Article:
Viva Pinata

I am weak. Very weak. Show me a sale with two XBOX 360 video games for 60 quid and I'm pretty much bound to buy a couple. To paraphrase Oscar Wilde, I can resist pretty much anything but temptation. I ended up buying Test Drive Unlimited, a game which lets you tear up and down great chunks of Hawaii in a fast car, and Viva Pinata, a gardening game. Number one wife noted wryly that the only time that I will actually do any gardening is inside a computer, and this seems to be the case.

In the game you create a nice garden in the hope that wandering pinata will come and live there, breed, eat each other, and form a living ecosystem. Pinata are animated versions of those things that kids at posh birthday parties in Mexican restaurants smash open to get out toys and sweets and there seem to be an unlimited number of these which can crawl, burrow, fly, swim and so on.

The game is aimed firmly at children, so I reckoned I would be able to cope. And so it seemed when I started. A friendly girl with a voice able to convey more enthusiasm than a very enthusiastic thing tells you what to do in awed terms, and introduces you to your toolkit noting that "If you hit your pinata with the shovel they may become ill". So let's play nicely out there kids.

Anyhoo, a lot happens in a very short time. Within an hour I had my version of a green and pleasant land running nicely and a few different varieties of pinata living side by side, eating, breeding and throwing fireballs at each other. And it looks very pretty. The clock spins in accelerated real time and the sun and moon wax and wane very effectively.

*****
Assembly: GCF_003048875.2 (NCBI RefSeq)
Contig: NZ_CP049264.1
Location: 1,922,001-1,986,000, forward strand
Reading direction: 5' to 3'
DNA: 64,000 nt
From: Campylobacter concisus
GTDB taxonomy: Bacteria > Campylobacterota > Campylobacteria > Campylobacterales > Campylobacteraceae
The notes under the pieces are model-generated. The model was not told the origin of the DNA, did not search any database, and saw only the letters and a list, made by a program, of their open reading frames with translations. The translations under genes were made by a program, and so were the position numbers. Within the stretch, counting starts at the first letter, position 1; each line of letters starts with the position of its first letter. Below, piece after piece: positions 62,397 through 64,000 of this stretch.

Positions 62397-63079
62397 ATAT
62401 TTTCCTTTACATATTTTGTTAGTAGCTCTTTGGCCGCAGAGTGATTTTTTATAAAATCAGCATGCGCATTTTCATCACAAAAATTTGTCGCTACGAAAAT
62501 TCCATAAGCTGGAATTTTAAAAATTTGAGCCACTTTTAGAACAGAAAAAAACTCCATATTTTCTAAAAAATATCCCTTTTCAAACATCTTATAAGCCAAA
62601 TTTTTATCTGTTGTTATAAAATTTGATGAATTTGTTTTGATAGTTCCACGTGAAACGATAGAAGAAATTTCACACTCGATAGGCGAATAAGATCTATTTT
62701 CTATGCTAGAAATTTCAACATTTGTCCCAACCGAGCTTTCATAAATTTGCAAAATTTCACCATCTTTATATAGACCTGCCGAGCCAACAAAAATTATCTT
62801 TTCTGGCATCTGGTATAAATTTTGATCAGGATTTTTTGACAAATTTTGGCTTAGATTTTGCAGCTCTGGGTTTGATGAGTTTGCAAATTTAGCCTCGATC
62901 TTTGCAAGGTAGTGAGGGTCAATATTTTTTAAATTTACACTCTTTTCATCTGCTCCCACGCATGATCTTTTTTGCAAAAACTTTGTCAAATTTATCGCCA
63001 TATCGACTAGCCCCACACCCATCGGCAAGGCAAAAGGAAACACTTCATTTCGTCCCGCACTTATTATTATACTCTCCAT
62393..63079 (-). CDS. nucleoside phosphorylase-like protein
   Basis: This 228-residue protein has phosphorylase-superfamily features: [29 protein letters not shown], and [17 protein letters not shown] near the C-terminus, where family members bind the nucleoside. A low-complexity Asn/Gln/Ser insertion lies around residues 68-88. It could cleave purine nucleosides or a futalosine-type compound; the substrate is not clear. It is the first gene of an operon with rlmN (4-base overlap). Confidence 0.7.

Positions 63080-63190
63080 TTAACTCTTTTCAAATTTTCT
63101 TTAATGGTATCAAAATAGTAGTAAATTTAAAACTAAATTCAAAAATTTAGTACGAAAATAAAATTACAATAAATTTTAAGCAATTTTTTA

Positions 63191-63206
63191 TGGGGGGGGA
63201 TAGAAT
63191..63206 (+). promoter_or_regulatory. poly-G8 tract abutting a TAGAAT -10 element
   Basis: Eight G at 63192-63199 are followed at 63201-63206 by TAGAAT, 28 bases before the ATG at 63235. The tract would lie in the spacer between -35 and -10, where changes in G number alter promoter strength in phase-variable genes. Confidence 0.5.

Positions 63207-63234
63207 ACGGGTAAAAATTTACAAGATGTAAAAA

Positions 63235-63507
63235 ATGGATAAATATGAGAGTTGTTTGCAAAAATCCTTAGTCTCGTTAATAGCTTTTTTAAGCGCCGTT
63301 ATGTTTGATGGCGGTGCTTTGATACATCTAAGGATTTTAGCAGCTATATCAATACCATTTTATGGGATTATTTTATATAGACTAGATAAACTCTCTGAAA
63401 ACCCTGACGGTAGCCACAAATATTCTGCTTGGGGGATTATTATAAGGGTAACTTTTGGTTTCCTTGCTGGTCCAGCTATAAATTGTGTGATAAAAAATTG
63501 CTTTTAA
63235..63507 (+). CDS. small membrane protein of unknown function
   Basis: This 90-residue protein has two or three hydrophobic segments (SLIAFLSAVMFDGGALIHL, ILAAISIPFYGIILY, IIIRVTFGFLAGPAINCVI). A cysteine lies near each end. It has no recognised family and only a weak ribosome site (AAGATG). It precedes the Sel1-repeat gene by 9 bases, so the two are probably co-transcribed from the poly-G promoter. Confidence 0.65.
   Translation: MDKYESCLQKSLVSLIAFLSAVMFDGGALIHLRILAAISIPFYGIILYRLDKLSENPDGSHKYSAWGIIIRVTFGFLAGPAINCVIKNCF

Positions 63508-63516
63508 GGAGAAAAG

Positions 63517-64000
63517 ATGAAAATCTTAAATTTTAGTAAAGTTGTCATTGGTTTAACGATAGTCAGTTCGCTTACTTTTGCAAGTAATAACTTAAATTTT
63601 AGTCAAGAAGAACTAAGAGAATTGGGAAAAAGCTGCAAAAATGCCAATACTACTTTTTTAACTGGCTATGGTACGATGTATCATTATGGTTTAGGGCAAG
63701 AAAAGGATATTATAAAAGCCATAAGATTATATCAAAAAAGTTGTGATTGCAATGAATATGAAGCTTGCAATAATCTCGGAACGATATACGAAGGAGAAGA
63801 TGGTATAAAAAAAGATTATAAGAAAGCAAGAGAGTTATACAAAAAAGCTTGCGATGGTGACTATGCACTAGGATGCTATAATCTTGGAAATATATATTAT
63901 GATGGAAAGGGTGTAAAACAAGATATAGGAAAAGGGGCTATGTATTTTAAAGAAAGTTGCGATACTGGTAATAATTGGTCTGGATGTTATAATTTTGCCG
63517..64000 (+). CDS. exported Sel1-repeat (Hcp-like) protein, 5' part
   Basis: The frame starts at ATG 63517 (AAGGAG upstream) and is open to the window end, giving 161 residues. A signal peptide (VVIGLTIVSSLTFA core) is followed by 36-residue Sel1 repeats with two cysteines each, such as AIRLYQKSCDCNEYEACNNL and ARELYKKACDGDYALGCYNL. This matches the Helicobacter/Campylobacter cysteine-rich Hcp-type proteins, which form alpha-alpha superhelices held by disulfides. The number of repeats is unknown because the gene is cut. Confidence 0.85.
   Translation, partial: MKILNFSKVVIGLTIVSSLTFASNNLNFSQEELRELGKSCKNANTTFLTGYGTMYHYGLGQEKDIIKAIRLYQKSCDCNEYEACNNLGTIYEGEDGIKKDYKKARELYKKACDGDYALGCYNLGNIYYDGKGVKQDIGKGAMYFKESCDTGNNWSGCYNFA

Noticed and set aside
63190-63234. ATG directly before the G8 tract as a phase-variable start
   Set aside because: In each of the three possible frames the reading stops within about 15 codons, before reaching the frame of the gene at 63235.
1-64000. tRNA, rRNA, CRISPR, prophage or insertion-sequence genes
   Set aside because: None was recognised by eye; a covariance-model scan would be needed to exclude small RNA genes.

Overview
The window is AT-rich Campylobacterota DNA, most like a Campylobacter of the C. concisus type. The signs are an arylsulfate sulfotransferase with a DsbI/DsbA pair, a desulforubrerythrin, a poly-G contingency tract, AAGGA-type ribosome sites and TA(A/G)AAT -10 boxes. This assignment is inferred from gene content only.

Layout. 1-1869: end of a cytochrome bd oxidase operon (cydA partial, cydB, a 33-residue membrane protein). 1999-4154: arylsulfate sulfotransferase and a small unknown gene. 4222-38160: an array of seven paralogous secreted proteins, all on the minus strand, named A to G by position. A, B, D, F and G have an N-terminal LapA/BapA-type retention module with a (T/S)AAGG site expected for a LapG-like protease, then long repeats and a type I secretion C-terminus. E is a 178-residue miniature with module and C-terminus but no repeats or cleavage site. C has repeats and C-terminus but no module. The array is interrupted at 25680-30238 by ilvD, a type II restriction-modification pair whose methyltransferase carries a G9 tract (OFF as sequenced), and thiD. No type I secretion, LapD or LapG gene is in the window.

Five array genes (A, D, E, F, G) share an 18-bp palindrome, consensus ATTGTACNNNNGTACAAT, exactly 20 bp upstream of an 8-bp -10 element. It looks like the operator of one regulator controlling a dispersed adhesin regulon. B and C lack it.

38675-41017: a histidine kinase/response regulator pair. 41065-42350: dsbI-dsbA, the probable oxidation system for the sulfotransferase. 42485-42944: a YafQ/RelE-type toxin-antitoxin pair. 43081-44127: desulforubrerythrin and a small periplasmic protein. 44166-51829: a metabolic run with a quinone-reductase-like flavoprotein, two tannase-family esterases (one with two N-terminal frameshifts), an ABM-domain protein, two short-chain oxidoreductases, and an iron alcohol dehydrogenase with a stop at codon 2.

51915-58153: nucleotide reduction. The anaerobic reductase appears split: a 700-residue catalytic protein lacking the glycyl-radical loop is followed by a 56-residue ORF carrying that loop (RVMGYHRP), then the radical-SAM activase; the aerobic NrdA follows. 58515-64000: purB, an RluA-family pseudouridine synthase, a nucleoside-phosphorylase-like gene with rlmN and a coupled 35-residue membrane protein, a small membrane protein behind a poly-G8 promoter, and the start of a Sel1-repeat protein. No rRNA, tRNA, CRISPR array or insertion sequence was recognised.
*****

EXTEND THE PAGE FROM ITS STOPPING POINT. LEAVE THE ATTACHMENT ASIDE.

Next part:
And I realised one more thing that differentiates me from youngsters (and probably lots of grown ups as well). I think that, once they have picked up the control system, kids would now have the patience and determination to try making different pinata, plant different seeds, build new types of garden, put their own drawings on their own breeds and do all the other things which make the game so much fun. But I couldn't be bothered. I turned the joypad over to number one son, who has more of an appetite for this kind of thing and wandered off to do some proper work. In a trice he had added a whole bunch of trees and species that would have taken me ages to sort out.

I think the snag is that at my age if I'm going to spend any amount of time in a learning curve I like to think that I'm going to get something concrete out of it at the end, and a pretty new pinata just doesn't cut it for me. For me the game is just too much like gardening, in that it requires effort and thought, and I'd rather put those into something else, like messing around with computers (which is probably how I really enjoy myself).

However, if you are looking for a game to play with your kids which is bright, colourful and creates a living environment with genuine causes and effects and unlimited scope for experimentation and cooperation, then you should take a look.